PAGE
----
Making Wills and Powers of Attorney While Social-Distancing in the COVID-19 Pandemic

Nozomi (Zoe) Smith Lawyer, Pallett Valo LLP

In the midst of the COVID-19 pandemic, we realize more than ever the importance of having our proper documents in place to prepare for your “what-ifs”. Those documents are (i) Will, (ii) Continuing Power of Attorney for Property, and (iii) Power of Attorney for Personal Care. At the same time, while we are all practicing social-distancing, it may not be possible to sign your estate planning documents in the physical presence of two witnesses. In response to this challenge, as of April 7, 2020, the Ontario Government issued the Emergency Order allowing Ontarians to execute their Wills and Powers of Attorney in the virtual presence of witnesses by video conferencing during the COVID-19 pandemic.

Virtual Execution of Wills and Powers of Attorney

Normally, to make a valid Will and Powers of Attorney, you must sign your documents in the physical presence of two witnesses. However, since family members cannot be a witness to your estate planning documents in most cases, you may be unable to arrange two independent witnesses while social-distancing.

The Emergency Order now allows us to execute their Wills and Powers of Attorney in the virtual presence of witnesses by video conferencing such as Zoom or Skype. However, virtual witnessing is only allowed during the duration of the COVID-19 state of emergency. Further, one of the witnesses must be a lawyer or certain paralegals licensed to practice by the Law Society of Ontario. All signatures in the documents must be original (wet) signatures on paper and a digital copy or e-signature is not valid.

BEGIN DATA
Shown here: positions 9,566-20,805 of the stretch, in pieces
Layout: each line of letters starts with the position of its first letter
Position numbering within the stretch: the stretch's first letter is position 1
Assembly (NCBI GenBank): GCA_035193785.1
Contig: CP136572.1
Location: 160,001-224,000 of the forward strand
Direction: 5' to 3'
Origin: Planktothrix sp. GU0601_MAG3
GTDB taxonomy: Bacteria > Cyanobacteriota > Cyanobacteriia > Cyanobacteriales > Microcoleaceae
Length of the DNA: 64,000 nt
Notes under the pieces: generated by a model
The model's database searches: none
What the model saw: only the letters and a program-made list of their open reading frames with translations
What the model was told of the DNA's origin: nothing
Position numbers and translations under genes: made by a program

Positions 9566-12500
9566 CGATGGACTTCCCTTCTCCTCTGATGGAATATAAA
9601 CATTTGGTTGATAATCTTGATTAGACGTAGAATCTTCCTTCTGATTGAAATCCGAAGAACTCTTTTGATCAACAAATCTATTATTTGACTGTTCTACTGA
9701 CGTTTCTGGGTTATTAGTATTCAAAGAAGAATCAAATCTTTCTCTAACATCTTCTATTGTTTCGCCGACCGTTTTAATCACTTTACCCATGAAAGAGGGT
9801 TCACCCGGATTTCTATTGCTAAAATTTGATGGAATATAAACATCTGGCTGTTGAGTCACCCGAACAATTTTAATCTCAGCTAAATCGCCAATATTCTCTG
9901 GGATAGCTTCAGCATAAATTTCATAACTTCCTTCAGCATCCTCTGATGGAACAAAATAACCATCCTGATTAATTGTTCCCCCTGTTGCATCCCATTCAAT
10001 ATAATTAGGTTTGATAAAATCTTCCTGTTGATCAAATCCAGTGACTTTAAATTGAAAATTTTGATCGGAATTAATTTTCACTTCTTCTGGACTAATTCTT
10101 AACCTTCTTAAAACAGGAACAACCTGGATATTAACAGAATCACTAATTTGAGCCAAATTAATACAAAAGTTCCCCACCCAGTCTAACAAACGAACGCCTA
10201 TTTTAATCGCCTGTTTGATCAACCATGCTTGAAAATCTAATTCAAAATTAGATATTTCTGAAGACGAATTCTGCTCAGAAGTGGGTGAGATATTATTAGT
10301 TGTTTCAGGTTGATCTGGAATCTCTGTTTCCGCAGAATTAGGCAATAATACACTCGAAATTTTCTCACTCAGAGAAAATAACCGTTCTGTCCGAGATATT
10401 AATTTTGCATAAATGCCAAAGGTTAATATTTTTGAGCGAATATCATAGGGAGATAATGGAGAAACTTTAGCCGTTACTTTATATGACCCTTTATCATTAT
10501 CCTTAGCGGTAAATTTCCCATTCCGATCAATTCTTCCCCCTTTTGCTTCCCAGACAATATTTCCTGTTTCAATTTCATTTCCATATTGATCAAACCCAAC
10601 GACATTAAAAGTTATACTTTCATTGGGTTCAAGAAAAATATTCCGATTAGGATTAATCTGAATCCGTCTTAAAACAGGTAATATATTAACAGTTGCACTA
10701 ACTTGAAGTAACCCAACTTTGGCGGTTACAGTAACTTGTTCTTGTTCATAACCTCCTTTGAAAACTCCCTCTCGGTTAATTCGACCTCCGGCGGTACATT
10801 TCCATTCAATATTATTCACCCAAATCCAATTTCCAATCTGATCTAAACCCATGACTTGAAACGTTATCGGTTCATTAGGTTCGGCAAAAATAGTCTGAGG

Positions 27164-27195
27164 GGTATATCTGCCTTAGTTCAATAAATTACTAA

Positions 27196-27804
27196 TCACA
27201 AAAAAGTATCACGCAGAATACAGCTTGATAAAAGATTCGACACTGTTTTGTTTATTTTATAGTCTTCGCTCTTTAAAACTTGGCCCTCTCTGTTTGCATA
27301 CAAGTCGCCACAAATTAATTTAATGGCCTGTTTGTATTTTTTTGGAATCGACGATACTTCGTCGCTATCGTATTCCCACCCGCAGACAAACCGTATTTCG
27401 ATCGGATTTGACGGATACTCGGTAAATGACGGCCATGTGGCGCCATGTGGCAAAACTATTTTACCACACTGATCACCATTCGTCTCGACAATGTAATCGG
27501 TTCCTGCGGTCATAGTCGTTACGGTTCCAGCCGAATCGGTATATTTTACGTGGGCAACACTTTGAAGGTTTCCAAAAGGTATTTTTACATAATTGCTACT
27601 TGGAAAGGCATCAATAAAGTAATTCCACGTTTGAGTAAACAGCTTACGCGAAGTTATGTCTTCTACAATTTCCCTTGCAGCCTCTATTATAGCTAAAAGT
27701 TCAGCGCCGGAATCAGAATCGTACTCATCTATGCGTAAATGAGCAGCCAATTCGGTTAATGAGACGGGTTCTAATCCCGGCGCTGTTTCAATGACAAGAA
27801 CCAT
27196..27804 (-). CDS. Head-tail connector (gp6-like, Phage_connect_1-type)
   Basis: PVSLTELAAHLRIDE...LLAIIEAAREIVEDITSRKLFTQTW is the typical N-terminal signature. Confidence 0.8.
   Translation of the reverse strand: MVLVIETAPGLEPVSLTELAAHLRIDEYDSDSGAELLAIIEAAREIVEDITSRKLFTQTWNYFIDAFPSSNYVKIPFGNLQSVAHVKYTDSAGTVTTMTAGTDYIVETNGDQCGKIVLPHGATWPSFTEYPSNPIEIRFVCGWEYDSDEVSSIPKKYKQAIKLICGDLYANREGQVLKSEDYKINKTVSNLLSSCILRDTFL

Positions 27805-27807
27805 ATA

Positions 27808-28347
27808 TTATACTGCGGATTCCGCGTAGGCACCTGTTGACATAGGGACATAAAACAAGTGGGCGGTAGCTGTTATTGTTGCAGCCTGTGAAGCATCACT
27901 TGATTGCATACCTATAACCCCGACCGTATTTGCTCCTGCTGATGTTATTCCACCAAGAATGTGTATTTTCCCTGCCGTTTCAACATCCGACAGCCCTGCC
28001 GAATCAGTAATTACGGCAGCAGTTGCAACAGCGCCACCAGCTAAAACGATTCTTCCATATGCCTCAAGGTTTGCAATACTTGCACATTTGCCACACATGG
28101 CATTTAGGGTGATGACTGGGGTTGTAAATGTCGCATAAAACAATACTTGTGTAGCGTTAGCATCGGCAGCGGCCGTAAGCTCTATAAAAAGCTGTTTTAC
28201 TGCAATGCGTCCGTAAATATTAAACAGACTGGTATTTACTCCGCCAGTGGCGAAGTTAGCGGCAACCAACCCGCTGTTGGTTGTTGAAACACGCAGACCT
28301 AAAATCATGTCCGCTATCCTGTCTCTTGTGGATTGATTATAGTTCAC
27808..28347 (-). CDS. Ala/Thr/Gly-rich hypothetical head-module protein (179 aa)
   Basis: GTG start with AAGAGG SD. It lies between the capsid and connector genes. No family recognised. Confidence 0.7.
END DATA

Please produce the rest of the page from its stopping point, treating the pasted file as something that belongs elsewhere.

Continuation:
Making Your Own Will and Powers of Attorney

DYI Kit: If you want to make your Will and Powers of Attorney by yourself without a lawyer’s help, you may find “Do-It-Yourself” kit available online or at a bookstore useful. If you execute your DYI Will or Powers of Attorney, please read the instructions about witnesses carefully, arrange two witnesses, and sign your documents in an open space such as your backyard or porch while keeping the physical distance from your witnesses. Also, please keep the contact information of your witnesses. This is because if your Will needs to be submitted to the court for probate proceeding, which is a court proceeding to prove and certify your last Will, an affidavit of execution sworn by one of the witnesses will be required.

Holograph Wills: In Ontario, you are permitted to make a holograph Will. Since witnesses are not required, making a holograph Will can be another option during social-distancing. To make a valid holograph Will, you must handwrite every single word of the entire Will and sign at the end of the Will. If you make a holograph Will, please remember to name your Executor as well as your beneficiaries and date the Will. Please note that our law does not allow us to make holograph Powers of Attorney.

Understanding Risks of DYI Documents

If you prepare your own Will and Powers of Attorney which are compliant with certain rules of execution and formality, those documents can be legally valid. However, such DYI documents are prone to disputes over the validity or interpretation of the documents, and as a result, your wishes may not be carried out. Please prepare your documents at your own risk if you do not seek any professional help. **Please note that the information herein is as of May 13, 2020, and intended for the general information and not as legal advice or opinion to any particular circumstances from the writer. Please seek professional advice on your specific situations.

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